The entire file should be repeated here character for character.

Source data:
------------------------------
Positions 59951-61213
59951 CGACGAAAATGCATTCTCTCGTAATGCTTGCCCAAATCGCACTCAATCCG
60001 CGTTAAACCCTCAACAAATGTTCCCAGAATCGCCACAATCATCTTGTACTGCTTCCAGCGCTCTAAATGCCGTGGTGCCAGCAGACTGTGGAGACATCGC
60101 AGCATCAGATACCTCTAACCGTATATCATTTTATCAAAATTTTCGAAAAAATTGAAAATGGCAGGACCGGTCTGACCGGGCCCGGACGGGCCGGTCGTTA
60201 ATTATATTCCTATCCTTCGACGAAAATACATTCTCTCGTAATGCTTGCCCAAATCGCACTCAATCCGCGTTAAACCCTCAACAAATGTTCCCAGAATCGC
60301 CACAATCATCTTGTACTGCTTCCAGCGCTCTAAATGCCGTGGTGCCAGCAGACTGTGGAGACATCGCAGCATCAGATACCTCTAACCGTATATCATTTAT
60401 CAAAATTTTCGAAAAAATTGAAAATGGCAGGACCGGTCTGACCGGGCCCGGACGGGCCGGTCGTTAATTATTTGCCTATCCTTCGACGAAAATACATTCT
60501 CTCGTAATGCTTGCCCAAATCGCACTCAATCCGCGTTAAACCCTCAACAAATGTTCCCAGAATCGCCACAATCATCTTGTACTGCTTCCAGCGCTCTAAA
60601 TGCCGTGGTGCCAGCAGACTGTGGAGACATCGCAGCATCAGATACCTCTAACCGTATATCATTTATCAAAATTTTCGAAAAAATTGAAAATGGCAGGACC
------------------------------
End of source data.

Positions 59951-61213
59951 CGACGAAAATGCATTCTCTCGTAATGCTTGCCCAAATCGCACTCAATCCG
60001 CGTTAAACCCTCAACAAATGTTCCCAGAATCGCCACAATCATCTTGTACTGCTTCCAGCGCTCTAAATGCCGTGGTGCCAGCAGACTGTGGAGACATCGC
60101 AGCATCAGATACCTCTAACCGTATATCATTTTATCAAAATTTTCGAAAAAATTGAAAATGGCAGGACCGGTCTGACCGGGCCCGGACGGGCCGGTCGTTA
60201 ATTATATTCCTATCCTTCGACGAAAATACATTCTCTCGTAATGCTTGCCCAAATCGCACTCAATCCGCGTTAAACCCTCAACAAATGTTCCCAGAATCGC
60301 CACAATCATCTTGTACTGCTTCCAGCGCTCTAAATGCCGTGGTGCCAGCAGACTGTGGAGACATCGCAGCATCAGATACCTCTAACCGTATATCATTTAT
60401 CAAAATTTTCGAAAAAATTGAAAATGGCAGGACCGGTCTGACCGGGCCCGGACGGGCCGGTCGTTAATTATTTGCCTATCCTTCGACGAAAATACATTCT
60501 CTCGTAATGCTTGCCCAAATCGCACTCAATCCGCGTTAAACCCTCAACAAATGTTCCCAGAATCGCCACAATCATCTTGTACTGCTTCCAGCGCTCTAAA
60601 TGCCGTGGTGCCAGCAGACTGTGGAGACATCGCAGCATCAGATACCTCTAACCGTATATCATTTATCAAAATTTTCGAAAAAATTGAAAATGGCAGGACC